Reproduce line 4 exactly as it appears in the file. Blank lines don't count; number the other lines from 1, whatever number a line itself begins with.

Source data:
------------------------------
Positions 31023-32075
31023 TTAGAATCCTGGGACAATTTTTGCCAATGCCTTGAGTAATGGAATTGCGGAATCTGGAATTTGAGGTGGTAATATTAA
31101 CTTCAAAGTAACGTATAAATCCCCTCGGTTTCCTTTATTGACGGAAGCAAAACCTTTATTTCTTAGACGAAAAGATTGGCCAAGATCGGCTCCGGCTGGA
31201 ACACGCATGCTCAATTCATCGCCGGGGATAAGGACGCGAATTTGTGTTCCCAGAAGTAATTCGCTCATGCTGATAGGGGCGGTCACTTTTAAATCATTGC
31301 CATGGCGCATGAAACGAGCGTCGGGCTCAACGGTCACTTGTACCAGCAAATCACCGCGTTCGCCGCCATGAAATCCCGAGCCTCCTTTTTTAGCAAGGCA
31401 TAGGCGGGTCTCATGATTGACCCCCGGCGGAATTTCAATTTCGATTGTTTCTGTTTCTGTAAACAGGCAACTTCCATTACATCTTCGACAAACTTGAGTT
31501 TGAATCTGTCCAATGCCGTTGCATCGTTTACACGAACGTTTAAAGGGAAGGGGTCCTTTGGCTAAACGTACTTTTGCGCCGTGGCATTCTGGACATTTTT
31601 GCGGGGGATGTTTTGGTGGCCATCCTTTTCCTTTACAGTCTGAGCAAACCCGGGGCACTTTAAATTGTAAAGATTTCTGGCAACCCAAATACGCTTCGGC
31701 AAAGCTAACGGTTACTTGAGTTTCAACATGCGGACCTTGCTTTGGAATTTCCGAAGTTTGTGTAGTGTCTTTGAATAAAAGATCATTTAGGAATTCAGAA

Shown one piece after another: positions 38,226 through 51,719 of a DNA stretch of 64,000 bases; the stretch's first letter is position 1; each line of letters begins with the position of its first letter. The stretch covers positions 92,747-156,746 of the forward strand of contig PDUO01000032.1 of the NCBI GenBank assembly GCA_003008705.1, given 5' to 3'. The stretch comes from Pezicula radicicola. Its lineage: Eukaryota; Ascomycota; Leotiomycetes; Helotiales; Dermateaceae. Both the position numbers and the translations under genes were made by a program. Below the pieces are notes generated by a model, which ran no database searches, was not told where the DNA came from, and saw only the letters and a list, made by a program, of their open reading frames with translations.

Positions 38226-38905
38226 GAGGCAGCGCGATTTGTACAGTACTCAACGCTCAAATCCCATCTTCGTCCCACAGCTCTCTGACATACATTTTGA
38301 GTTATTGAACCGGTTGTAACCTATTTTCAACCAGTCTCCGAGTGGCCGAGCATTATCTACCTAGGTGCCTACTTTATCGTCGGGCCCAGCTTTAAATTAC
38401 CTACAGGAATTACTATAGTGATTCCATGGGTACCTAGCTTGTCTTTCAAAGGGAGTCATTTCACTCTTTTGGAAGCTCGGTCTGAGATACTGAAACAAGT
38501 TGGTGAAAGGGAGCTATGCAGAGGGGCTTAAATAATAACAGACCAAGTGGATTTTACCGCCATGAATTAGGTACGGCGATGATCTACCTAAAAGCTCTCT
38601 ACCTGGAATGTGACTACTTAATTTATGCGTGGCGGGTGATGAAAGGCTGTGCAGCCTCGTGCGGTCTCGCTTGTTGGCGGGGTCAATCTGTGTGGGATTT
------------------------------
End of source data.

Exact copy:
31201 ACACGCATGCTCAATTCATCGCCGGGGATAAGGACGCGAATTTGTGTTCCCAGAAGTAATTCGCTCATGCTGATAGGGGCGGTCACTTTTAAATCATTGC